Personal Finance

Now, you can buy forex at spot rate

Lokeshwarri SK | Updated on June 17, 2019 Published on June 16, 2019

The RBI is creating a platform for retail investors to buy and sell forex in the inter-bank market

If you are a frequent overseas traveller, you would have noticed how you invariably get a raw deal while buying foreign exchange for your travel needs. The exchange rate quoted by the dealer you buy from, is always higher than the spot market rate. Similarly, while exchanging foreign currency for rupees, the rate you get is much lower than the traded spot price in the inter-bank OTC market.

This is because the inter-bank foreign exchange market is constructed mainly for the big boys — the corporate customers — who deal in millions of dollars. The retail customer, who generally wants to exchange a few thousands of rupees, is not the focus of this market. The exchange traded currency futures market is also not apt for retail customers, as it is cash settled and delivery of foreign exchange is not possible here.

The RBI is trying to fill the gap by creating a platform through which smaller clients — SME importers and exporters and individuals — can buy and sell foreign exchange at the prevailing spot rate in the inter-bank forex market.

Better deal

If you needed to buy foreign exchange, you could do so from the authorised branches of your bank or from one of the non-bank forex dealers such as Thomas Cook, that are authorised to facilitate purchase or sale of forex.

But the price quoted to retail has so far been very non-transparent. Currently, authorised dealers are free to fix the charges on different forex transactions. Therefore, these can vary across banks and other dealers. Many banks fix “card rates” for each forex pair in the morning, at which retail clients have to buy/sell the currencies through the day, regardless of the price at which they may be quoting in the spot market. Often, the mark-up charged by banks has been found unreasonable.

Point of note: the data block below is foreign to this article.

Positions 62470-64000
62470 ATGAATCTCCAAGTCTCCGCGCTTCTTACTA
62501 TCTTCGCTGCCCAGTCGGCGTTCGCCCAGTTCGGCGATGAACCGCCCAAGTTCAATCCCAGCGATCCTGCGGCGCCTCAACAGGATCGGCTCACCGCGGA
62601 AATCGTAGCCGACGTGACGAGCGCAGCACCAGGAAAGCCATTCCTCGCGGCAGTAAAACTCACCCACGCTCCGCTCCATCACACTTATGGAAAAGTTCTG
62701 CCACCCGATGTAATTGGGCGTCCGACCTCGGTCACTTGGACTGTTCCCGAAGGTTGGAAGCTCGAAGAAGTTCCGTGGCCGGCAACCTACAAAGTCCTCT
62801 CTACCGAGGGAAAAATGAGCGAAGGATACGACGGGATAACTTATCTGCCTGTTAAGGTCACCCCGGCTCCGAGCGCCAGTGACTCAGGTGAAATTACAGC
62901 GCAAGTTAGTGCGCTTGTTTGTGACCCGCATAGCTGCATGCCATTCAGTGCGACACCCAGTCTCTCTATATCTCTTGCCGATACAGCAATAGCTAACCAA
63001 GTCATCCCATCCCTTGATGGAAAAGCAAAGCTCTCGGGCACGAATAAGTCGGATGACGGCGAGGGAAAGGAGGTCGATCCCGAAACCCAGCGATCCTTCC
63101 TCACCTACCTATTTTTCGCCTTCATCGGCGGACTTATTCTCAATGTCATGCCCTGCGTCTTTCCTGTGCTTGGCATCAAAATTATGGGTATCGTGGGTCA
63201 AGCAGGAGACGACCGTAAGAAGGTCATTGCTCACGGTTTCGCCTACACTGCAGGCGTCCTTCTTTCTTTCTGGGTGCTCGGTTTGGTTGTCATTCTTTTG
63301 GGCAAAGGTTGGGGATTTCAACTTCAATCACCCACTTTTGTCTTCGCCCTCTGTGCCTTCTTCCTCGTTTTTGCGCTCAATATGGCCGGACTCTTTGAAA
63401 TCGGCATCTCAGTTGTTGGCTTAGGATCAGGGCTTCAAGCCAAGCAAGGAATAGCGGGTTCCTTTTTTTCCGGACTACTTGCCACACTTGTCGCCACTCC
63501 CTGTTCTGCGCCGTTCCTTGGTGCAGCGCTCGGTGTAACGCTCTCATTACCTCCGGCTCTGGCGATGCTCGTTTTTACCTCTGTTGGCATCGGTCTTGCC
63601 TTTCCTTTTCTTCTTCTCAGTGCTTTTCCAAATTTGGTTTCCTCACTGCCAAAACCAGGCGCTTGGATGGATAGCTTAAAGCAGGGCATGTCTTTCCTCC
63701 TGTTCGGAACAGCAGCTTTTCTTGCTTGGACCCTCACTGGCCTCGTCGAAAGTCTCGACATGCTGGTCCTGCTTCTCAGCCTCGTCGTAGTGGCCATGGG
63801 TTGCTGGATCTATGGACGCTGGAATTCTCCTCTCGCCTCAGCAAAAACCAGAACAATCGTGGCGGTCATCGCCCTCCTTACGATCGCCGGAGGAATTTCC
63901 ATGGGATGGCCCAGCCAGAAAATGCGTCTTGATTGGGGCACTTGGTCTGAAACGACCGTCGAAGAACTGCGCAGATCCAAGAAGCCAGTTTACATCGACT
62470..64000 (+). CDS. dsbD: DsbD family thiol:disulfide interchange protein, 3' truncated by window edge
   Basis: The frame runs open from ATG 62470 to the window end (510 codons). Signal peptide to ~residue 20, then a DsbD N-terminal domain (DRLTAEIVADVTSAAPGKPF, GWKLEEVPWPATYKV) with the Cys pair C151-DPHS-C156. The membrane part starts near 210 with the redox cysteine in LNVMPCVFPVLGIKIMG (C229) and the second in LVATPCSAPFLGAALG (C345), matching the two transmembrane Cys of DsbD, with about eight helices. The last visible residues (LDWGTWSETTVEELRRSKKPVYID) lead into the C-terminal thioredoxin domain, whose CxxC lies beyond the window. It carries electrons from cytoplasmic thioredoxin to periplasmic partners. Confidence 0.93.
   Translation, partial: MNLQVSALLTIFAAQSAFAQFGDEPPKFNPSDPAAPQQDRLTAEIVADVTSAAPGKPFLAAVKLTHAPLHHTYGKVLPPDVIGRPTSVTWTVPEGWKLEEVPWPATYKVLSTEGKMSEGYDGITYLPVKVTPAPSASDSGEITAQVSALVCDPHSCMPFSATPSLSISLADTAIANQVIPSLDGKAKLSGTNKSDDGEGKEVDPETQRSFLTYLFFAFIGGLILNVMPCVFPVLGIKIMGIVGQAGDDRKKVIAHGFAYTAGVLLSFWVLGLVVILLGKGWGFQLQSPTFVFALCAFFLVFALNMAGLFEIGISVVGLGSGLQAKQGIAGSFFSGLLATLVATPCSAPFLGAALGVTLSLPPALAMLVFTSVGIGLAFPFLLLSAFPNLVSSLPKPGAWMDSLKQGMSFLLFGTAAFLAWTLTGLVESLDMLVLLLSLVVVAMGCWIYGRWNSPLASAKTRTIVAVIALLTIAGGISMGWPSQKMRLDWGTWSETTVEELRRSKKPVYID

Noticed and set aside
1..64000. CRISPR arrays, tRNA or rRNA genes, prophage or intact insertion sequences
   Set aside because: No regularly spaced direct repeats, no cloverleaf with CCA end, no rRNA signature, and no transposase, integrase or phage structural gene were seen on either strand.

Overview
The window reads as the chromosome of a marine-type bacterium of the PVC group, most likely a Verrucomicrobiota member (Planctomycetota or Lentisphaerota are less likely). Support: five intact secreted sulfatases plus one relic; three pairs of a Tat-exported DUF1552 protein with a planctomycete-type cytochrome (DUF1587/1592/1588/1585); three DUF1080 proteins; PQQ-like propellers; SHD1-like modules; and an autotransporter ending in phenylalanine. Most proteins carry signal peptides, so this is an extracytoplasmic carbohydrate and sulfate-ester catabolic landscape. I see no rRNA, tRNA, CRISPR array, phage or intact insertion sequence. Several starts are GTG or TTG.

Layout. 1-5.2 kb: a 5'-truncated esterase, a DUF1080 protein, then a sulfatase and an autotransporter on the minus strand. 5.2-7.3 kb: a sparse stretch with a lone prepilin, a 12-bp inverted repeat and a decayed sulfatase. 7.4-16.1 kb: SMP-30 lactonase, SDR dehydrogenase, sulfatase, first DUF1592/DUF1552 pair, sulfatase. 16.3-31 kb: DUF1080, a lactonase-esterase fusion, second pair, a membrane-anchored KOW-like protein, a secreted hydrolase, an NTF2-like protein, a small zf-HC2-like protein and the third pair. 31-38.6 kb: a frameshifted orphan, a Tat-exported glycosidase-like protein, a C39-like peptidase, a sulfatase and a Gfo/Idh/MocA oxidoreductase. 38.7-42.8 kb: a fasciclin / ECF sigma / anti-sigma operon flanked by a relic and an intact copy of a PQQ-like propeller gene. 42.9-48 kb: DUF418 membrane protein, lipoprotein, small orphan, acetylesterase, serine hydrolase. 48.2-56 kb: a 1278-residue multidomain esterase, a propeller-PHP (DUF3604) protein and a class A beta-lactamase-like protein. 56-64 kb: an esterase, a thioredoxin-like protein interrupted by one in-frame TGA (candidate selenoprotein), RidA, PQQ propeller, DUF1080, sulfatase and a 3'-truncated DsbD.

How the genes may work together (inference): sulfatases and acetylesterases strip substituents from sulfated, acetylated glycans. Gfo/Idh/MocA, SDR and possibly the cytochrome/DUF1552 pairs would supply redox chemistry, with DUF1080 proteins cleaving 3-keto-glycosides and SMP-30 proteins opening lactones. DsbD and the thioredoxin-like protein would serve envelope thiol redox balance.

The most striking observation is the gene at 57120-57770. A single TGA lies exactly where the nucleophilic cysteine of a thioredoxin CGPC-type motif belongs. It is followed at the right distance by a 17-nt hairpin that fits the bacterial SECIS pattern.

The RBI has now authorised the Clearing Corporation of India (CCIL) to develop a new trading platform for retail, which will be a carve-out of the inter-bank foreign exchange market. The difference being that only the buying and selling by smaller customers will be transacted here. Retail investors can access the trading screen through the internet and place their orders directly.

CCIL’s platform is undergoing tests and mock trading. It is expected to go live by August 2019.

How will it work?

The circular on operational guidelines for the platform shall be issued by the end of June 2019. But indications are that in the initial stage, retail customers of the member banks of FX-CLEAR will be able to buy or sell foreign currency on this platform. The customers would be able to see the prices offered by all banks on the trading screen and place their bid/ask quotes at the most competitive rates.

There could be a mark-up on the traded price, as specified by the RBI, to account for the banks’ servicing cost. The required amount in rupees can be deducted from the saving account in the bank. The transaction could be between the client and his bank or other banks as well. The method in which the foreign exchange will be given to clients in the physical form needs to be spelled out by the RBI. The client could be asked to collect it from a designated branch/branches in each city, or it could be loaded in a forex card or given in any other form.

AD Category-I that includes 85 Indian and foreign banks will be able to provide this service to their customers. The transaction limit is to be set by each bank, but the minimum transaction quantity is expected to be $1,000 and in multiples of $500 thereafter, according to the RBI discussion paper on forex trading platform for retail. The trades can be settled the same day, next day or on T+2 basis.

If you own a small or medium enterprise, this platform could turn out to be a god-sent for meeting all your foreign exchange needs.

As of now, the smaller businesses are handicapped as they need to transact in the rather opaque inter-bank market for their external commitments.

The banks tend to give such smaller companies a raw deal compared to the larger clients with more bargaining power. Now they can ensure that they transact close to the spot rate, through this platform.

 

Read further by subscribing to

The Hindu Businessline

What You'll Get

  • Web + Mobile

    Access exclusive content of the Hindu Businessline across desktops, tablet and mobile device.


  • Exclusive portfolio stories and investment advice

    Gain exclusive market insights from the Hindu Businessline's research desk.


  • Ad free experience

    Experience cleaner site with zero ads and faster load times.


  • Personalised dashboard

    Customize your preference and get a personalized recommendation of stories based on your intrest.

This article is closed for comments.
Please Email the Editor